Consumers around the world are switching to contactless to help with social distancing, accelerating the adoption of contactless payments that was already under way
With 15% penetration, contactless still has potential for further growth
RBR’s Global Payment Cards Data and Forecasts to 2024 report reveals how increased contactless card issuance and acceptance combined with changes in consumer behaviour are driving growth in contactless payments. In 2018, the number of contactless payments worldwide increased by 72% to reach 70 billion. This accounted for 15% of the world’s card payments, a share which will increase significantly over the next few years, with COVID-19 accelerating the pace of change.
Not all countries are at the same stage in their contactless journeys
Although contactless payments are increasing worldwide, different countries are at various stages on the path towards contactless adoption. Despite the first contactless cards appearing in the UK as far back as 2007, they are relatively new in countries such as Indonesia and Japan.
As well as reducing the need for consumers to touch payment terminals, there is the added advantage of shorter transaction times – particularly useful for payment on public transport. In countries such as the UK and Australia where contactless can be used on public transport, such payments make up a significant proportion of card payments.
North America is interesting in that there are notable differences between Canada and the USA; whereas Canadians are amongst the most enthusiastic adopters of contactless globally, consumers in the USA have been slower to embrace it. However, as the COVID-19 pandemic has spread and consumers and merchants seek quick and low contact ways of paying, the number of contactless payments in the USA is surging. Such changes in consumer behaviour are likely to become permanent.
Increased contactless spending limits as a result of COVID-19
In order to prevent fraud on stolen cards, contactless payments are subject to a spending limit, although contactless mobile payments often have higher limits than those made with cards, as they involve a fingerprint, facial scan or PIN keyed into the device. Contactless payments are typically used for low value payments such as drinks and snacks, and as a result have been displacing cash at the point of sale. According to RBR, the average payment on a contactless card in 2018 was just US$18, much lower than US$66 for cards in general.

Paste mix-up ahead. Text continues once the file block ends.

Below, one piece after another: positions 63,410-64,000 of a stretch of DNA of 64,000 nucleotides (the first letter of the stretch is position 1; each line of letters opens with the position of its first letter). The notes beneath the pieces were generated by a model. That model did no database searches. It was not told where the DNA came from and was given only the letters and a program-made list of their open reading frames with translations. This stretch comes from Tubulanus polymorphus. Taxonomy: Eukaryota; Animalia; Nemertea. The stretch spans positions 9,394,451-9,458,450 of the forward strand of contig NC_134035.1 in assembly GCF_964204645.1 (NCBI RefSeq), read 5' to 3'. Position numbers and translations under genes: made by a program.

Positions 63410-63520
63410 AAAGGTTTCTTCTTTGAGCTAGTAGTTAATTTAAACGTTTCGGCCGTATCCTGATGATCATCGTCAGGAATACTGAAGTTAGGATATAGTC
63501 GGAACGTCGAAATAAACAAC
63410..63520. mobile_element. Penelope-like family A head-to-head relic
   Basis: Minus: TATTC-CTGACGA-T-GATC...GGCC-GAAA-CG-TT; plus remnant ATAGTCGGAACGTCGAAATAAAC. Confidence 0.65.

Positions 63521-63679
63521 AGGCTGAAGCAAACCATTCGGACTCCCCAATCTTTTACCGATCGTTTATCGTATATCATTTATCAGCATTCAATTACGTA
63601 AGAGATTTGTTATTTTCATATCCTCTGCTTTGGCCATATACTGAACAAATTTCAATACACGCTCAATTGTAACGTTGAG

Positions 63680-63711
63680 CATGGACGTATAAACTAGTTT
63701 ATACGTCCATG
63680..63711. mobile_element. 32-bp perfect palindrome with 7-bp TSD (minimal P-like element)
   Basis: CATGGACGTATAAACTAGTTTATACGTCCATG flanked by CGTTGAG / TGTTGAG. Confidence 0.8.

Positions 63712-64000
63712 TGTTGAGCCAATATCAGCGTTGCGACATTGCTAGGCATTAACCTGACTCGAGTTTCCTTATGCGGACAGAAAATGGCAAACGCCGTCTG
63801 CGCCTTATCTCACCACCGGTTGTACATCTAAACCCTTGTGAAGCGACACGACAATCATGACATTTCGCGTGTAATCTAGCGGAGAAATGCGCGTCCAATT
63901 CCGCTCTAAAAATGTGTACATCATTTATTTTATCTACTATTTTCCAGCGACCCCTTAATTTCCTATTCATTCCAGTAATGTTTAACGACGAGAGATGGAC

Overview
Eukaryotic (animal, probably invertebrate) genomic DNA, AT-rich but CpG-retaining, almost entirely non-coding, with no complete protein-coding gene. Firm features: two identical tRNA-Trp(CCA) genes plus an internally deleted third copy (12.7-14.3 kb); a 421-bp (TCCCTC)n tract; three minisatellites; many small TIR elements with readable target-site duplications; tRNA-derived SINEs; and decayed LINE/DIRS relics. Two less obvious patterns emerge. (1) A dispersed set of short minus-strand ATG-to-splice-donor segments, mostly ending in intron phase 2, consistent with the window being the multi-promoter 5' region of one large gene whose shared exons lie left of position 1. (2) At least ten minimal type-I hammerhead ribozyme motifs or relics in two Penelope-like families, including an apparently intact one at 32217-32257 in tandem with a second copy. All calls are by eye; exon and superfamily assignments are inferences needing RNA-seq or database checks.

As security concerns begin to dissipate, consumers are using their contactless cards for higher value payments. Furthermore, the COVID-19 crisis has seen the raising of the contactless limit in a number of countries to facilitate quicker and easier payments, for example from £30 to £45 in the UK; consumers will not want to see a return to the relative inconvenience of lower spending limits in the future.
Increased merchant and consumer demand drives contactless acceptance and issuance
RBR’s research shows that contactless acceptance is also growing, with the number of EFTPOS terminals which allow contactless payments rising by 60% in 2018 to reach 66 million, equivalent to two thirds of terminals globally. China saw the number of EFTPOS terminals which can accept contactless payments more than double, and the government’s mandate for terminal upgrades and contactless card issuance drove a 97% increase in contactless payments. Although the number of contactless cards globally increased by 23%, they still only accounted for 40% of the total number of payment cards. The COVID-19 crisis will accelerate the issuance of contactless‑enabled cards and the upgrading of EFTPOS terminals in response to increasing demand from both consumers and merchants alike.
Daniel Dawson, who leads RBR’s cards research, said “The pandemic has shone a spotlight on the benefits of contactless as a resilient payment channel, enabling quick and safe payments at the point of sale at a time when social distancing is a must. This will only accelerate growth in contactless as consumer preference for more convenient payments persists long after the crisis subsides”.